Positive Reinforcement, It Works for all Kids. . .
by Rebecca Hildman,
Benton/Franklin YMCA Child Care Director
Kay Hendrickson,
Area Extension Agent for Benton/Franklin,
Washington State University

"We sit on chairs. . ."
"We walk on the sidewalk. . . "
"We bounce balls on the gym floor. . ."

These may seem like simple statements, but to many special needs children these can be words of great action and positive meaning. Research shows that some special needs youth, upon hearing a negative statement, will often do exactly what we ask them not to do. They do not hear the "don't" part of the statement. This may not only put them in danger, but it almost always makes us as caregivers disgusted. It often throws up feelings of defiance and detachment against the child.

It is very difficult as a child starts to do something wrong or dangerous not to yell "NO!" When little Johnny starts to hit Sarah with a toy, "Johnny, don't hit Sarah!" Training yourself to delete the negative, and stress the positive could be a life saver. Say, "Johnny, use your words." You could explain that hitting hurts or even ask him how he feels when someone hits him. Then reinforce the importance of using words to get your point across. Be prepared for the child that can tell you the rules and even the consequences but still follows their impulse. Unfortunately, we are seeing more and more children that only catch or retain part of what we are saying. When we say "Don't hit Sarah!" they are hearing "Hit Sarah!" Some care providers see this in the child that is ADD/ADHD (Attention Deficit Disorder or Attention Deficit with Hyperactivity Disorder) or the FAS/FAE (Fetal Alcohol Syndrome or Fetal Alcohol Effect) or Autistic, or defiant, or the multitude of other disability labels.

The formula to help remember positive reinforcement:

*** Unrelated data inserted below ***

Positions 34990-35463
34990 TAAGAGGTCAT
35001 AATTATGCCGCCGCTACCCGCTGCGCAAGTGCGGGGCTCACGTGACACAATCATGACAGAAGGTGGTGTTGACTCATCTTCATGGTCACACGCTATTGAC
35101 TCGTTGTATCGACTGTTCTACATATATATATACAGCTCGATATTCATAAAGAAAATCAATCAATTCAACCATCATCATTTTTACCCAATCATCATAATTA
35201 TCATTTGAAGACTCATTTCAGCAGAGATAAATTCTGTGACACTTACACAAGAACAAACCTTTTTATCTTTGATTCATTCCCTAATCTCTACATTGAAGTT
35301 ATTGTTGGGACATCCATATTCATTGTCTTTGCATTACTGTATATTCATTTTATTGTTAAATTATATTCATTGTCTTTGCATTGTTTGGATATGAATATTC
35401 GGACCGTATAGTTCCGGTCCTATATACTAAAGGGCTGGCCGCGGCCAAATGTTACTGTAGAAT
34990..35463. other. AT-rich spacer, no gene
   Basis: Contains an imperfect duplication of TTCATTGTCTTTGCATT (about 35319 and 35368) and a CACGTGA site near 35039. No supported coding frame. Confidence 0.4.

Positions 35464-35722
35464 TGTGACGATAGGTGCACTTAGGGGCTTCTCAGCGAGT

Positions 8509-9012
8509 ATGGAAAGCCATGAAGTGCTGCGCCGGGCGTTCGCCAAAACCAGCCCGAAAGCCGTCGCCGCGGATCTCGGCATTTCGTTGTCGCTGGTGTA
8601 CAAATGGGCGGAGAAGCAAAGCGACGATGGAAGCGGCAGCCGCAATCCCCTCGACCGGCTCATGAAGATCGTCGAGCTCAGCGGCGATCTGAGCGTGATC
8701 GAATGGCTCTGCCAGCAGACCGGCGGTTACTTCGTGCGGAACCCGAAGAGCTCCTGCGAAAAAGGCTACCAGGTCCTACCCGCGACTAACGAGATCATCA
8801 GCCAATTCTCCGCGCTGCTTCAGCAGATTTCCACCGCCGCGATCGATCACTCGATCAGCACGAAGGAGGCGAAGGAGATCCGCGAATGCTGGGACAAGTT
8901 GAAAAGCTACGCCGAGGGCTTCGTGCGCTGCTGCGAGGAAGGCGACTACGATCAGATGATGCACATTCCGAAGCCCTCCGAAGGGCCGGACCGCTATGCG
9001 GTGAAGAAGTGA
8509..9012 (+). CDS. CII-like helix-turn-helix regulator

1. Get the child's attention (say their name) (Sara!)
2. Make a short statement of what you want them to do (We bounce the balls on the gym floor.)

This may seem like a small change, and it really is, but it can make the world of difference in a child's behavior. Positive reinforcement works. It is retraining us, the care provider, on how we address the situation and how we respond. Think of what the child should be doing and try to respond in that mode rather than what they're doing wrong. Yes, safety and order. It is important to talk about and implement proper behavior. Rules need to be short and simple and have natural or logical consequences. Here are three simple ones we use in our centers:
1. Be Safe
2. Be Kind
3. Follow Directions.

Try positive reinforcement; remember to praise the child when they are doing something good, and say what you would like the child to be doing. Children learn by playing and doing and role modeling. By using positive reinforcement language not only will the special needs children benefit but other children will as well.

Training yourself and staff to use positive reinforcement can be a challenge but the rewards are many if you stick with it and succeed.

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